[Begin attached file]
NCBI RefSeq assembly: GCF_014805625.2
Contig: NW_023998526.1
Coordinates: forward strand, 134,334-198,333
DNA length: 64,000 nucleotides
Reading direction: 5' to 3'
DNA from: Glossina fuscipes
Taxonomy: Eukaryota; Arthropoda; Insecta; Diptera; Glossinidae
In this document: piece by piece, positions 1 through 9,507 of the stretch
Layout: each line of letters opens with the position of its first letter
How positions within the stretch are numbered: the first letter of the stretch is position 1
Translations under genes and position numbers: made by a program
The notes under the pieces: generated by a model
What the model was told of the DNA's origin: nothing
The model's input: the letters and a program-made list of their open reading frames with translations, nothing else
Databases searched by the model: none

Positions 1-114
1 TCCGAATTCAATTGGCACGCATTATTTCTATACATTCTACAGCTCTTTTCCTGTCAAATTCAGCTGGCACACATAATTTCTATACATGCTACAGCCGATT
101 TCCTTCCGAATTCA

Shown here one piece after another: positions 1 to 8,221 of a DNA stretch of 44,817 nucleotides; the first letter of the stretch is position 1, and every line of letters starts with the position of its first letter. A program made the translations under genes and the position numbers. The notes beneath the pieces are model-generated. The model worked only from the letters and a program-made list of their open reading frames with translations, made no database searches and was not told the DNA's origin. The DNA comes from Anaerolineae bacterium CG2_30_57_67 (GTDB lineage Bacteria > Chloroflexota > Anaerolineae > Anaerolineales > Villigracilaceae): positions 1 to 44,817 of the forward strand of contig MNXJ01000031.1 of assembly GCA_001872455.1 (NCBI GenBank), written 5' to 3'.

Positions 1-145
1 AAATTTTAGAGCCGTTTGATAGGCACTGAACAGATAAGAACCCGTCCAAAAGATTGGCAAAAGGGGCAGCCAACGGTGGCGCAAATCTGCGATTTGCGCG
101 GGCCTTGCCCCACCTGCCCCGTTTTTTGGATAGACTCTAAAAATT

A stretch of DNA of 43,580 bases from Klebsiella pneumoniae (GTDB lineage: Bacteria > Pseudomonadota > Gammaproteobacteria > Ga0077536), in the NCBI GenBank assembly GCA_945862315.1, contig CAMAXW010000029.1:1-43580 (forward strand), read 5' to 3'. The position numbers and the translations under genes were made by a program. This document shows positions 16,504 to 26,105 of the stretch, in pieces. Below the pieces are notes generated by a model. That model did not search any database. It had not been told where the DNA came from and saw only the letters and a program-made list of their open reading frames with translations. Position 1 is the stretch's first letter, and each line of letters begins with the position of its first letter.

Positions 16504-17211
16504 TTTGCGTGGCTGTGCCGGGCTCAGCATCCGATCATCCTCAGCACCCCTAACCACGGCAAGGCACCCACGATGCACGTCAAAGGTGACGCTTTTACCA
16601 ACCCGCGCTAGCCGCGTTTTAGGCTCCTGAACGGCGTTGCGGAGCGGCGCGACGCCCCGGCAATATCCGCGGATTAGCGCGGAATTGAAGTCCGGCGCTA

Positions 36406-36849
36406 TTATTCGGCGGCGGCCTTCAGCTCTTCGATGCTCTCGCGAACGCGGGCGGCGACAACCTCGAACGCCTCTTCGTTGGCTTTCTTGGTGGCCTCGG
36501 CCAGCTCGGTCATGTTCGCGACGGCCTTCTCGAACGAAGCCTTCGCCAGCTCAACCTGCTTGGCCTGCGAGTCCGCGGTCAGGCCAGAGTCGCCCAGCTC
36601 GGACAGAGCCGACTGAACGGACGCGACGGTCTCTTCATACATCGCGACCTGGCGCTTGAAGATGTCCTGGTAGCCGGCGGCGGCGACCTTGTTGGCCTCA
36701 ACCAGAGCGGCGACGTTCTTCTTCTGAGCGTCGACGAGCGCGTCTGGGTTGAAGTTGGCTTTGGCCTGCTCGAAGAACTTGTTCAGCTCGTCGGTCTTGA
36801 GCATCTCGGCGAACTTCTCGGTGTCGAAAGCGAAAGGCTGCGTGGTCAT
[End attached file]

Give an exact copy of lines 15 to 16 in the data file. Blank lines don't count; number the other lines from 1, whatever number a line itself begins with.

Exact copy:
Databases searched by the model: none

Positions 1-114